Eventually the TENS unit fails, though, and more masking stimulation is needed. To accomplish this, a thin electrode is threaded under the skin, between the vertebrae and directly over the spinal cord, into an area known as the spinal epidural space (the same area anesthetized during labor and delivery). The electrode is initially brought out through the skin and hooked to a compact control box to allow the patient to experiment with different spinal stimulation settings. If the patient gets relief, he or she is returned to the OR and the electrode is put under the skin and connected to a subcutaneous antenna. The stimulator is then completely internalized and safe from infection. Stimulating signals are broadcast to the spinal cord electrode via a radio transmitter hooked to the belt or worn over the shoulder like a purse.

We entered the room. Mr. van Buren, dressed in expensivelooking pajamas, sat in a chair by his bed. He was a large man with a pleasant, ruddy face and coarse black hair cropped short, almost in a crew cut. On his lap lay a small beige box, the size of a pack of cigarettes, with several buttons and dials on one side. Two thin wires sprouted from the top of the box and disappeared into the front of his pajama top. He looked to be deep in concentration as his thick fingers twiddled the knobs on the box.

“Good morning, Mr. van Buren. Have you had any luck?” asked Gary in his best professional tone.

“I can get it to buzz a little around my butt cheeks when I use the square wave pulse and turn the frequency to…here.”

“Does that help?”

“A little, but it feels like my pants are warm, like I’m pissing myself all the time. I’m not sure that’s any better than the pain.”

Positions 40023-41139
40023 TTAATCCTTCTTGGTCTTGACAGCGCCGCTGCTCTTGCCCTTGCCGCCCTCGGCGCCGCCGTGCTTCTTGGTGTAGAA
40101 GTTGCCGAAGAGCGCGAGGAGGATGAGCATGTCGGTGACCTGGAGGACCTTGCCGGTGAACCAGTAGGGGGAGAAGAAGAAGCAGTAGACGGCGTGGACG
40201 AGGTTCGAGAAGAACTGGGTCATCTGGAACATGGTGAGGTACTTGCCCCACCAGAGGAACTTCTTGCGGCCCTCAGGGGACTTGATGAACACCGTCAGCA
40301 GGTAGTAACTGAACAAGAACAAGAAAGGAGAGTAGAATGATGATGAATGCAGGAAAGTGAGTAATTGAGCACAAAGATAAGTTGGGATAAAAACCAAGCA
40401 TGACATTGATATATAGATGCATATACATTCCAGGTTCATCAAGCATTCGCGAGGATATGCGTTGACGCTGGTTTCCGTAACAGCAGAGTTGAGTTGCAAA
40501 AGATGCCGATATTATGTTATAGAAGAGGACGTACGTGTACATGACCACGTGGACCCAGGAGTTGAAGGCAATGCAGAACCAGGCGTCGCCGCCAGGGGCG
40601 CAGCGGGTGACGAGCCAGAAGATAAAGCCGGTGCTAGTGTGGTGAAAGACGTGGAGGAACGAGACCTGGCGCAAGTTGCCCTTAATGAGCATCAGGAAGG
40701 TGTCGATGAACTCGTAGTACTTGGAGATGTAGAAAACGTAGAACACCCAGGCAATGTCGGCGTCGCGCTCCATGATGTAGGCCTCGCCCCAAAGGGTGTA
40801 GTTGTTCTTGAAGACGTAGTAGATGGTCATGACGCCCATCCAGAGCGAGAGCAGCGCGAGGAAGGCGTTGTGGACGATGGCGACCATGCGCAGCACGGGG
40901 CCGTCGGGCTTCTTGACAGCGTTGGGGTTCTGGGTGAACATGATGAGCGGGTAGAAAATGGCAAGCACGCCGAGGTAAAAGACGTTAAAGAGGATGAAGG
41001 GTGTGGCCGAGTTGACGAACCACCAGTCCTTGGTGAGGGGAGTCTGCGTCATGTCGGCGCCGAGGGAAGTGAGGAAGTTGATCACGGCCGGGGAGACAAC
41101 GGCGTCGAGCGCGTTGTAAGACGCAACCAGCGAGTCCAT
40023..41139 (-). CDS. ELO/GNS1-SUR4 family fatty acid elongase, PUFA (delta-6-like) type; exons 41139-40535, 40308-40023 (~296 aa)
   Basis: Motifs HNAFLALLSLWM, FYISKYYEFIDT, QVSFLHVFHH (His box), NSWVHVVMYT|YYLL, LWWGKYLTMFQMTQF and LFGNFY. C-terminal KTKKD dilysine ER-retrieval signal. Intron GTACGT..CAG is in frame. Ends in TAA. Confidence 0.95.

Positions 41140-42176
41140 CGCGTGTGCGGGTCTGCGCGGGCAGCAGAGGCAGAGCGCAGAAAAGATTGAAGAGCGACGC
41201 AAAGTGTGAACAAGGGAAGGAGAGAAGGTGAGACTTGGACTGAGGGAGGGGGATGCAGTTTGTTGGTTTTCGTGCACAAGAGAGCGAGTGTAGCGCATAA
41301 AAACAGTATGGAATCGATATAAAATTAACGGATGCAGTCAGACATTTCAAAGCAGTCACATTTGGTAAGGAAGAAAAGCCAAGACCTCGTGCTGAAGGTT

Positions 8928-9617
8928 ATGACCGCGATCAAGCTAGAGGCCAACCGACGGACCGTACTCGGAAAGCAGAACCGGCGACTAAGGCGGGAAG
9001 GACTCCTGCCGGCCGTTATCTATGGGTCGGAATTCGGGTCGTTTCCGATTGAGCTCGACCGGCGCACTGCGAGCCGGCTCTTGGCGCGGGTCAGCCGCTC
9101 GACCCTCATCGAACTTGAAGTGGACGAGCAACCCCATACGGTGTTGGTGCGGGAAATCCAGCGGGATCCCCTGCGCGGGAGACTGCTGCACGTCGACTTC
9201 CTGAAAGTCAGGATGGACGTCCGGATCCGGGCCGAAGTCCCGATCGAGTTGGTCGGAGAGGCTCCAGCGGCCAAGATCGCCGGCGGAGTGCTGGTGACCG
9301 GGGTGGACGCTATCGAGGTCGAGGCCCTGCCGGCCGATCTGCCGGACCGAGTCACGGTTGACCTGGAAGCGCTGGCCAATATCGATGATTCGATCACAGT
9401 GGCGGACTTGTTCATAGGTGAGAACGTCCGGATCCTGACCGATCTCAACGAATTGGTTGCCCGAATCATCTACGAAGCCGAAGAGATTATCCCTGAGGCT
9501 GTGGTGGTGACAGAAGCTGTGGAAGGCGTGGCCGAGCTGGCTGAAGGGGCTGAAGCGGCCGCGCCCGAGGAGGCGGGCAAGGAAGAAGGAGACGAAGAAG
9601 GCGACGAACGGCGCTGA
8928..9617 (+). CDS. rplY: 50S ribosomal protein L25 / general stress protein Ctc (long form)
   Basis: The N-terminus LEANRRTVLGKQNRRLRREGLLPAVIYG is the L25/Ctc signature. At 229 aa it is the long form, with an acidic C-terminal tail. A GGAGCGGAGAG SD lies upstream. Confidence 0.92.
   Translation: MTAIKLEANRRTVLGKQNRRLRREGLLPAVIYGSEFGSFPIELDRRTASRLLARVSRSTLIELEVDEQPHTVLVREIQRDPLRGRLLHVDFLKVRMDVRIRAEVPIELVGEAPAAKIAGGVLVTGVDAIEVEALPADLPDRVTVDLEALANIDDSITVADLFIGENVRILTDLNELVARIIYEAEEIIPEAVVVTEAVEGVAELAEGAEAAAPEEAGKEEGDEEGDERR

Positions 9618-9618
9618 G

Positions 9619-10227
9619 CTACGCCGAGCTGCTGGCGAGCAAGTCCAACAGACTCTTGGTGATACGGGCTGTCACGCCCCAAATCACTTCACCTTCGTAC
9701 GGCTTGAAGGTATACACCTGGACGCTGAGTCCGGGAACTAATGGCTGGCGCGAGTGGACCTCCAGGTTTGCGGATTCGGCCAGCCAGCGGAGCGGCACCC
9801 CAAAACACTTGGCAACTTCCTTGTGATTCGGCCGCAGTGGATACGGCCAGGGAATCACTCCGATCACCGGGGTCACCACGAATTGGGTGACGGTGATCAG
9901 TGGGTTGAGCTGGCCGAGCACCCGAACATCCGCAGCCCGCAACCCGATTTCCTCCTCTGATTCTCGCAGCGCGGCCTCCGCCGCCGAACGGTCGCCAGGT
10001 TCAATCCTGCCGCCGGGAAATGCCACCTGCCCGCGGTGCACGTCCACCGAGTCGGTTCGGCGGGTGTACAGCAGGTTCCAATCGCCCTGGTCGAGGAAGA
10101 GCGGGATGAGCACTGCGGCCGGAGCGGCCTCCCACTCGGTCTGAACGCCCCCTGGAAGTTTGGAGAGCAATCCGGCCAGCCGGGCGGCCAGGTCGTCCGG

“Mr. van Buren, this is Dr. Vertosick,” Eric spoke, “and he’s joining our team for the next six months. You’ll be seeing him every morning now.”

The man looked up from his box and smiled politely.

“Nice to meet you, Doctor.”

“I understand you have had five disc surgeries?”

“Yes…the first was in 1974…but here, let me show you.”

The man reached over to his nightstand, opened the top drawer, and produced a leather-bound folder with the words “Myelograms and records of A. van Buren” stenciled on the front cover in gold leaf. “Have a seat, Dr. Ferblowstick.”

He proceeded to explain the saga of his many operations in great detail, turning the pages with the slow intensity of a newlywed showing off a wedding album. “Look, here was right after the second operation…there was a little scarring around the fifth lumbar root, but no arachnoiditis yet…My surgeon thought that this might be a disc fragment here, and he looked again in 1981…Here the arachnoiditis got bad…”